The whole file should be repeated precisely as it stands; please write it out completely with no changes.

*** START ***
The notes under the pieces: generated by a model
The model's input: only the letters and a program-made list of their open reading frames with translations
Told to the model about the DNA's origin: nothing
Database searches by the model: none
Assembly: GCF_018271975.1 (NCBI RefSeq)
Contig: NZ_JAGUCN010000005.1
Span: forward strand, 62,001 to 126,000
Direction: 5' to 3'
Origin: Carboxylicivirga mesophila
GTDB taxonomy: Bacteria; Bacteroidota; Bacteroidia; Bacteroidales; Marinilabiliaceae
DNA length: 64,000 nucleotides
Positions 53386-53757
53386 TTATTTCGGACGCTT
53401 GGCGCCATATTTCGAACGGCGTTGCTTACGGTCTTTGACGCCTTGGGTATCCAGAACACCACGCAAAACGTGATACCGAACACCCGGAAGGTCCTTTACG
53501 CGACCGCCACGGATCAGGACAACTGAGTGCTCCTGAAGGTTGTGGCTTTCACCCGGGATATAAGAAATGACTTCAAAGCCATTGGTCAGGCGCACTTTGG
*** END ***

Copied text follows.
The notes under the pieces: generated by a model
The model's input: only the letters and a program-made list of their open reading frames with translations
Told to the model about the DNA's origin: nothing
Database searches by the model: none
Assembly: GCF_018271975.1 (NCBI RefSeq)
Contig: NZ_JAGUCN010000005.1
Span: forward strand, 62,001 to 126,000
Direction: 5' to 3'
Origin: Carboxylicivirga mesophila
GTDB taxonomy: Bacteria; Bacteroidota; Bacteroidia; Bacteroidales; Marinilabiliaceae
DNA length: 64,000 nucleotides
Positions 53386-53757
53386 TTATTTCGGACGCTT
53401 GGCGCCATATTTCGAACGGCGTTGCTTACGGTCTTTGACGCCTTGGGTATCCAGAACACCACGCAAAACGTGATACCGAACACCCGGAAGGTCCTTTACG
53501 CGACCGCCACGGATCAGGACAACTGAGTGCTCCTGAAGGTTGTGGCTTTCACCCGGGATATAAGAAATGACTTCAAAGCCATTGGTCAGGCGCACTTTGG